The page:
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What's Cookin' Behind the Curtain - Breaking the Fusion Stereotype

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Every Friday, LAist is taking you on a trip down to Orange County to uncover the unique dining experiences that await adventurous eaters willing to explore beyond the county line.

I’m prejudiced.

You mention the words “fusion cuisine” and I immediately reach for stereotypes. Pretentious. Overpriced. Lacking any culinary soul. Just altogether unappealing.

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Oh sure I’ve had good fusion meals once in awhile. But I’d never admit to it. I wouldn’t want to acknowledge that my taste buds had been denigrated by such nefarious food.

So it took every ounce of willpower to force myself to walk through the door of Café Hiro in Cypress and stay for a meal without turning around and leaving in disgust. Fusion of Asian, French, and Italian? How can this be any good?

And yet, slowly it won me over. The restaurant was simple, no ornate décor with scented candles (yes, what exactly was Dale from Top Chef thinking), just a handful of wooden tables and some random pieces of art that looked like they could have been purchased at Goodwill. A ceiling painted with like the sky, a la the Forum Shops at Caesars. A diverse menu with very recognizable ingredients, except integrated into unconventional combinations like spaghetti and plum paste or Hamburg steak and curry. And very reasonable prices, with most entrees under $15 and coming with both soup and salad. Maybe this could work.

Then I noticed the heavy Japanese-speaking clientele in the restaurant, in particular folks having long been eligible for Social Security. I think there was only one other table out of eight that was actually speaking English. I thought how unusual it was for a fusion restaurant to have a loyal following amongst an older non-native crowd, even though the servers were all Japanese and bantered pleasantly with the customers. If it's good enough for them, it can't be terrible, right?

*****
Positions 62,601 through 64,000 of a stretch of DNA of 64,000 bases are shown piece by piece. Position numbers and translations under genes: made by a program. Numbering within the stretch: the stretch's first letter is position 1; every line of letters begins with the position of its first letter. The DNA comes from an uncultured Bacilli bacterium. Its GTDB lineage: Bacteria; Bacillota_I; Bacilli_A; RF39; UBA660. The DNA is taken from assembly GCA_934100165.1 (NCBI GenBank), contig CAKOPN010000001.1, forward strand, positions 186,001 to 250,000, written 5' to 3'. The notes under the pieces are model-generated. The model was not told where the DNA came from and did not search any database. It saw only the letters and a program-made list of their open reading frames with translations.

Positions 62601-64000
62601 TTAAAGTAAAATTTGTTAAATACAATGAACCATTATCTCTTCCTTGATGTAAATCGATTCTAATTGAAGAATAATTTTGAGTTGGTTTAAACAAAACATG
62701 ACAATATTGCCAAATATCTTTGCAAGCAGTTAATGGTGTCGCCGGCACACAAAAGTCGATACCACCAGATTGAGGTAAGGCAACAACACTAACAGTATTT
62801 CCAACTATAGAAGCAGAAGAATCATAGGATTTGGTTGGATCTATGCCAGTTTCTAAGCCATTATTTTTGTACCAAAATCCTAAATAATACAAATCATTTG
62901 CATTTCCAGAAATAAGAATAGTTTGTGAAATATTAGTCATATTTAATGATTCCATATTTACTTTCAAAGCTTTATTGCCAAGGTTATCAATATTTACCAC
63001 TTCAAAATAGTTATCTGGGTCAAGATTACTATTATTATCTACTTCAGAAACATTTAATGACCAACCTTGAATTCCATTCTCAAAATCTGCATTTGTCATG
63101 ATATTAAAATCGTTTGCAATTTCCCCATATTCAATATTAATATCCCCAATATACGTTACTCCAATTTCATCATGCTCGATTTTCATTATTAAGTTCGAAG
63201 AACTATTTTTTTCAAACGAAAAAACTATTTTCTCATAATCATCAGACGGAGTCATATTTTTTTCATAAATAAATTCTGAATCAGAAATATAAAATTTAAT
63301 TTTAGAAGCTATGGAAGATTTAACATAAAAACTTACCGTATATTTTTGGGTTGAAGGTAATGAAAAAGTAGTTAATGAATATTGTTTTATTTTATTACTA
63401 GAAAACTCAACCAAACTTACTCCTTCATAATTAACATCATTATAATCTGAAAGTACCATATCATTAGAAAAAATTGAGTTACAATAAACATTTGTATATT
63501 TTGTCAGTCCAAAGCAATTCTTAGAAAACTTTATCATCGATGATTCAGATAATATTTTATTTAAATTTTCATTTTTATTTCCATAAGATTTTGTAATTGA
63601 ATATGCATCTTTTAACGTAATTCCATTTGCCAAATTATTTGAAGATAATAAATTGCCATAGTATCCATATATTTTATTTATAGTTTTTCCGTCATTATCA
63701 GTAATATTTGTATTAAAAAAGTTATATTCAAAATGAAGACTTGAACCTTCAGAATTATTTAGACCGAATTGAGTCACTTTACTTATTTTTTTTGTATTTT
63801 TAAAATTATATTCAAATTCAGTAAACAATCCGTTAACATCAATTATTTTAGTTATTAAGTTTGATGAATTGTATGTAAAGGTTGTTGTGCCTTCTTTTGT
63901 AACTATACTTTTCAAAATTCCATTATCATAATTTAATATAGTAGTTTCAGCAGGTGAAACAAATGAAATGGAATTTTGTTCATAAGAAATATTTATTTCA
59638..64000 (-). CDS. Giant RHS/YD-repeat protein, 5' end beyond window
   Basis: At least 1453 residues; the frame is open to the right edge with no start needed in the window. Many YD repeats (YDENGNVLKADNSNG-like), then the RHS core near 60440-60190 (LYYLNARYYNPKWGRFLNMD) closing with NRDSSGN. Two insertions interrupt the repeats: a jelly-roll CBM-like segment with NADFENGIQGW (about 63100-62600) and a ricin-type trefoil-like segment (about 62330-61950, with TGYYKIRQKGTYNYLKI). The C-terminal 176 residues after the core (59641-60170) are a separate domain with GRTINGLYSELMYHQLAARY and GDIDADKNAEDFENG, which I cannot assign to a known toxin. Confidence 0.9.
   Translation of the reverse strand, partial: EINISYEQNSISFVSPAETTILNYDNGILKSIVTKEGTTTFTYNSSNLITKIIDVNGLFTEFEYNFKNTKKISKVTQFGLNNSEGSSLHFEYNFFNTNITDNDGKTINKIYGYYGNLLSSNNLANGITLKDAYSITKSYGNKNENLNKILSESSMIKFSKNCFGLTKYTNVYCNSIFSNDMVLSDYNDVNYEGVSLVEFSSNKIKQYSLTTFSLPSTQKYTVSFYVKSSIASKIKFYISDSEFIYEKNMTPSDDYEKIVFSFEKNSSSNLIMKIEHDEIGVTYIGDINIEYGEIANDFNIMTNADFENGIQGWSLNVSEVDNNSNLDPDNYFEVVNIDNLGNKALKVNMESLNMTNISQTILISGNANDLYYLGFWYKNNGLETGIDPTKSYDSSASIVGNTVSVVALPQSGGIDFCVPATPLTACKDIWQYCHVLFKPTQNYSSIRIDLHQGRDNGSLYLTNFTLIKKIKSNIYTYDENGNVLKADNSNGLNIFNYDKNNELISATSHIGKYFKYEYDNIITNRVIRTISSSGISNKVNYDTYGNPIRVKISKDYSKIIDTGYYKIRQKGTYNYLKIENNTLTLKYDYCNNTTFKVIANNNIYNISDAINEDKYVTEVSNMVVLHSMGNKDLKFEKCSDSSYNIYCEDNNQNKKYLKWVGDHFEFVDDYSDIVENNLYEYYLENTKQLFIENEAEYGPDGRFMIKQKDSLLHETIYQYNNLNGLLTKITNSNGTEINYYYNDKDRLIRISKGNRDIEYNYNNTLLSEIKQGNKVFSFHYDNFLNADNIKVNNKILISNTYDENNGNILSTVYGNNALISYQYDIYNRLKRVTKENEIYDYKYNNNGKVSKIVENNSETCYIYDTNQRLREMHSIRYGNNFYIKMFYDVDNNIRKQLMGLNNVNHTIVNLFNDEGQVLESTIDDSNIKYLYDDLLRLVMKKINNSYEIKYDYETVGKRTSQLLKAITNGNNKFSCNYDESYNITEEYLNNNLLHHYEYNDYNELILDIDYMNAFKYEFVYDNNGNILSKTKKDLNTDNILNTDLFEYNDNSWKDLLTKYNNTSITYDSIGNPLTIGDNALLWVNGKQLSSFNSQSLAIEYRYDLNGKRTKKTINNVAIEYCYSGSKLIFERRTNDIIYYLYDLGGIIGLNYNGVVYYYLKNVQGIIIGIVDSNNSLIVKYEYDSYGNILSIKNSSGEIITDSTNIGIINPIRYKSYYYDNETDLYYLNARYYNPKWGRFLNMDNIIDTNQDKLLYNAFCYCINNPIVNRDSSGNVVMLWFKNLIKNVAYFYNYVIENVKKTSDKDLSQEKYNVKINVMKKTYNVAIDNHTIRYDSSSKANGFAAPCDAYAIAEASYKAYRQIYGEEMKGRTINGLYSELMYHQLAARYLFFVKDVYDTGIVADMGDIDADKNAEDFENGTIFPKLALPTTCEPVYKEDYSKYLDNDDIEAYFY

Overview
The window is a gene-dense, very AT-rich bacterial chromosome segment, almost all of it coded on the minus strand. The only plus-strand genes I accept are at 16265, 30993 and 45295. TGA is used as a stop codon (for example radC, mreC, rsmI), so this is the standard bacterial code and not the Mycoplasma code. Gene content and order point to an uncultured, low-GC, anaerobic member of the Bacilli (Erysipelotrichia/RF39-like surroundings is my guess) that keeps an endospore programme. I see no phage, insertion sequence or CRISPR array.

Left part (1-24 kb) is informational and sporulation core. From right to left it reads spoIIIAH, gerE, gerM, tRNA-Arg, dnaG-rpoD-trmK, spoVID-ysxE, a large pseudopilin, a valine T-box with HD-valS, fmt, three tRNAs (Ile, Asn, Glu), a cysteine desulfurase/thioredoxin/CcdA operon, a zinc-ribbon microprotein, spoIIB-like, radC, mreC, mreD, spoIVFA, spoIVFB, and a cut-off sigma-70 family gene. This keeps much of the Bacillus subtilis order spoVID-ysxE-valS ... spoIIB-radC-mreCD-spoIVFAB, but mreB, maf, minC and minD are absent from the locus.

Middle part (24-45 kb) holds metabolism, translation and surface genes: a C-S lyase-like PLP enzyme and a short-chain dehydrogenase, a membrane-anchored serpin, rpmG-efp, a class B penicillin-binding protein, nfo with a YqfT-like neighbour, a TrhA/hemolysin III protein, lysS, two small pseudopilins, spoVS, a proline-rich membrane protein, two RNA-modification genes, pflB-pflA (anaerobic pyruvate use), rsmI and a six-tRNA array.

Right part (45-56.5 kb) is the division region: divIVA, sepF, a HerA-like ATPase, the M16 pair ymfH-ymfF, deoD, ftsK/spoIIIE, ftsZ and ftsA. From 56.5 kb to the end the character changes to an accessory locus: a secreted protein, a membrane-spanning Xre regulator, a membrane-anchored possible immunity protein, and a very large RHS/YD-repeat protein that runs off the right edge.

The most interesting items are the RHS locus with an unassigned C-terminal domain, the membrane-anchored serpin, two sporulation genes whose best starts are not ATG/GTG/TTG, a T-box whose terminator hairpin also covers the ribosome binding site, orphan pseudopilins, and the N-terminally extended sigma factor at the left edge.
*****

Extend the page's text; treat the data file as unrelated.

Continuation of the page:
I plowed through my first two courses, a pleasant green salad with a Japanese-ginger dressing, and a surprising cream of potato soup that was rich but with the right consistency and just enough parsley to give it that extra flavor. The dishes were plated nicely, yet on these simple but multi-colored and patterned plates.

And then I got my main dish. I knew from the minute I saw it on the menu that it was my destiny. Sauteed shrimp with sea urchin risotto. As all of the no-talent hacks demonstrated on Hell's Kitchen this season, risotto can be a tricky dish to prepare. So when I took my first bite, I knew that maybe things could be different with me and fusion.

Cooked with a hint of cheese and with mushrooms, and served with a light tomato and cream sauce, the risotto was full of all kinds of great flavors with a nice level of thickness. On the one hand, you had the slight sweet and richness of the uni. Then you had the acidity of the tomato. And then of course there's all of the shrimpy goodness, which while not as universally awesome as bacon, almost always works well. I actually thought the mushrooms distracted the overall flavor of the dish a bit. But in spite of that, the ingredients came together so nicely with the cheese as the finishing kick on the palate. Furthermore, it was cooked at the proper timing to give the rice just the right amount of firmness.

Sigh. It was yummy. I can't believe I'll say it, but I'm a fan.

I don't know that I'm ready to say that I'm a total fusion convert yet. At the very least, Café Hiro showed me that not all fusion places are the same. So now I'm trying to readjust my ways of thinking. However, change takes time. But if I can change, and you can change, everybody can change...

Café Hiro
10509 Valley View St.
Cypress, CA 90630

Photo by Ryan Young for LAist